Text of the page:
The Collection Tapes database was a relatively comprehensive record of my mixtaping history–53 in all, dating back to 1988 (tapes made from ’88 to ’96 I had to re-enter from scratch, having no way to port the data directly from the previous music database I had created in, you guessed it: HyperCard).

But of course this Filemaker solution was a database wholly separate from the music itself, which was recorded on a variety of media scattered through several rooms within the house (or in some cases, boxed up in the garage). But in 1996 I couldn’t have imagined a solution in which the music was contained within the database.

Enter iTunes.

Title, Artist, Album are entered automatically (drawing on data from the error-riddled Gracenote CDDB). Genre is provided, but is typically wrong. Thankfully corrections can be batch applied. Time is a direct measurement, although it’s thrown off by extra silence or other intra-song noise. Point being less time is spent entering data, so more time is available to manage data.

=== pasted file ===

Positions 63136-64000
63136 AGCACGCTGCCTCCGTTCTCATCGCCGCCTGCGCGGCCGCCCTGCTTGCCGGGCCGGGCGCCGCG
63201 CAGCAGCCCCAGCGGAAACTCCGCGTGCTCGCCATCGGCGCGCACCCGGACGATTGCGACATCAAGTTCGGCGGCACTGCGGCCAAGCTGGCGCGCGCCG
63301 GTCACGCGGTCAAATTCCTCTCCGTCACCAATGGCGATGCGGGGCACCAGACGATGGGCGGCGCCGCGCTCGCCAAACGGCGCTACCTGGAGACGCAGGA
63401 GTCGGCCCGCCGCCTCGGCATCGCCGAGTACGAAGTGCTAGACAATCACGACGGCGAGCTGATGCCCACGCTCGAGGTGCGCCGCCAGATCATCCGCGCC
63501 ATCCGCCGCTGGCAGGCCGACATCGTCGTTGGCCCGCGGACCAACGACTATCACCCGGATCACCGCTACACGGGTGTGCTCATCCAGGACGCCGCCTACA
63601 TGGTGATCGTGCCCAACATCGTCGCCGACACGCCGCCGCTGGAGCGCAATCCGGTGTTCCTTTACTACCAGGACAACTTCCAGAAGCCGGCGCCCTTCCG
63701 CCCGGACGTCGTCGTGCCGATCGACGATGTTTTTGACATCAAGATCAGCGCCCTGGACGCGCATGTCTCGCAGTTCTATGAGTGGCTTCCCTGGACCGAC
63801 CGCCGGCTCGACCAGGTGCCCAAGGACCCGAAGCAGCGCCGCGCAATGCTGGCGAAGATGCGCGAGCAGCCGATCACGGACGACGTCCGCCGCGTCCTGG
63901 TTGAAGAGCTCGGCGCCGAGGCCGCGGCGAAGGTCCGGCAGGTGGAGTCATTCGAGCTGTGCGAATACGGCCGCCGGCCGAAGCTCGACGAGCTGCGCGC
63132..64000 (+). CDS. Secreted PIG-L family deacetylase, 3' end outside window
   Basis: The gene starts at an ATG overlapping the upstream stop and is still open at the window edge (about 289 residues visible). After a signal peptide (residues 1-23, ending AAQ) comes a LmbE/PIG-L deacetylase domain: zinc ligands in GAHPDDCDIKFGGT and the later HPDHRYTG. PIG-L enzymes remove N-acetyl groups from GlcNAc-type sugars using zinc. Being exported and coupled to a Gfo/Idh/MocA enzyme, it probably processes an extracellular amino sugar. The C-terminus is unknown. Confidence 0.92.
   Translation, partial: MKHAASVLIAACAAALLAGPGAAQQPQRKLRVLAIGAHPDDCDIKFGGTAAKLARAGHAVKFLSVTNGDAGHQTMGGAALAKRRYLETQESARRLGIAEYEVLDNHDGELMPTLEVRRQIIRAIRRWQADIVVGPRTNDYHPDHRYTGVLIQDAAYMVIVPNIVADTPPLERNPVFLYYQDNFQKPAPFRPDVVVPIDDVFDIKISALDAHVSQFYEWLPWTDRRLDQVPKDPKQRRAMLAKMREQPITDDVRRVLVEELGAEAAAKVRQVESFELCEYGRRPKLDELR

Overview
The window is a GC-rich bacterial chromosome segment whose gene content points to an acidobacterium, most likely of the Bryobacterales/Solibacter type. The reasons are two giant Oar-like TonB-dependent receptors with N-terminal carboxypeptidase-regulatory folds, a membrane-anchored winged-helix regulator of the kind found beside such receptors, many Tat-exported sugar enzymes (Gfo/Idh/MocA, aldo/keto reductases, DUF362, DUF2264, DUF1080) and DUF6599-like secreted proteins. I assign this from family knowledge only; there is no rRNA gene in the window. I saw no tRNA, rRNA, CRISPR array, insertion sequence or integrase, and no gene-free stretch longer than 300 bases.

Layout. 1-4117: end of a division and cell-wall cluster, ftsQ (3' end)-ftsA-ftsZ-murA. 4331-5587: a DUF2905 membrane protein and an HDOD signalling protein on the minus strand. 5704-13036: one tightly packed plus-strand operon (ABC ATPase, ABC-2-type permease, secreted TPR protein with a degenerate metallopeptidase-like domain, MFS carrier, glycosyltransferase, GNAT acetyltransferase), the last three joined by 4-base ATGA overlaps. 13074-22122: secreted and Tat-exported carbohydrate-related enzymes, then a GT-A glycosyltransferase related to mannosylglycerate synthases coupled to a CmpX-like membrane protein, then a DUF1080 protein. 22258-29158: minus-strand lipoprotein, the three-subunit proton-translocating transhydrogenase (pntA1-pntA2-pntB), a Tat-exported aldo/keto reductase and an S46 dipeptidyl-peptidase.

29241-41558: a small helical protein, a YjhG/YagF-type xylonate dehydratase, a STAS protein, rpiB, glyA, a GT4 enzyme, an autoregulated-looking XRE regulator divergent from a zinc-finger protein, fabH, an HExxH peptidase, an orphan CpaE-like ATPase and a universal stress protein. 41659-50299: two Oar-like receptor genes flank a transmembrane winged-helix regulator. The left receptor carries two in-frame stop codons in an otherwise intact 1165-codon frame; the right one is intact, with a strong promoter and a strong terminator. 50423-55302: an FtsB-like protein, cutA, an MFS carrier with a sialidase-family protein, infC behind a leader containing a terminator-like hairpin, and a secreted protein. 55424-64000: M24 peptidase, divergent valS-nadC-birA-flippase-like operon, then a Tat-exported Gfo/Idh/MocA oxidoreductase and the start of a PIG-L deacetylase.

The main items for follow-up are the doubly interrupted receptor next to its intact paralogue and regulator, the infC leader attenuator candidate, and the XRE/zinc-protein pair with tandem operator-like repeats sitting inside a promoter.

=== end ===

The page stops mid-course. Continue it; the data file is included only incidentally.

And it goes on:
But since the database now = the music, the creation of special custom mixes takes only as long as it takes to apply, rearrange, or filter the data.

Example: Create a mix of music embodying “the Bakersfield Sound”, the electrified 1960s country popularized by Buck Owens and Merle Haggard.

Using the old technology I would do a search in my database for tracks by Owens, Haggard, the Derailers, and Dwight Yoakam. I would attempt to remember which of the individual tracks sounded the most “Bakersfield” to me, and narrow the list to under 90 minutes to fit on a cassette tape. I’d then have to spend the time (typically three hours) to make the tape: picking an order, setting levels, etc.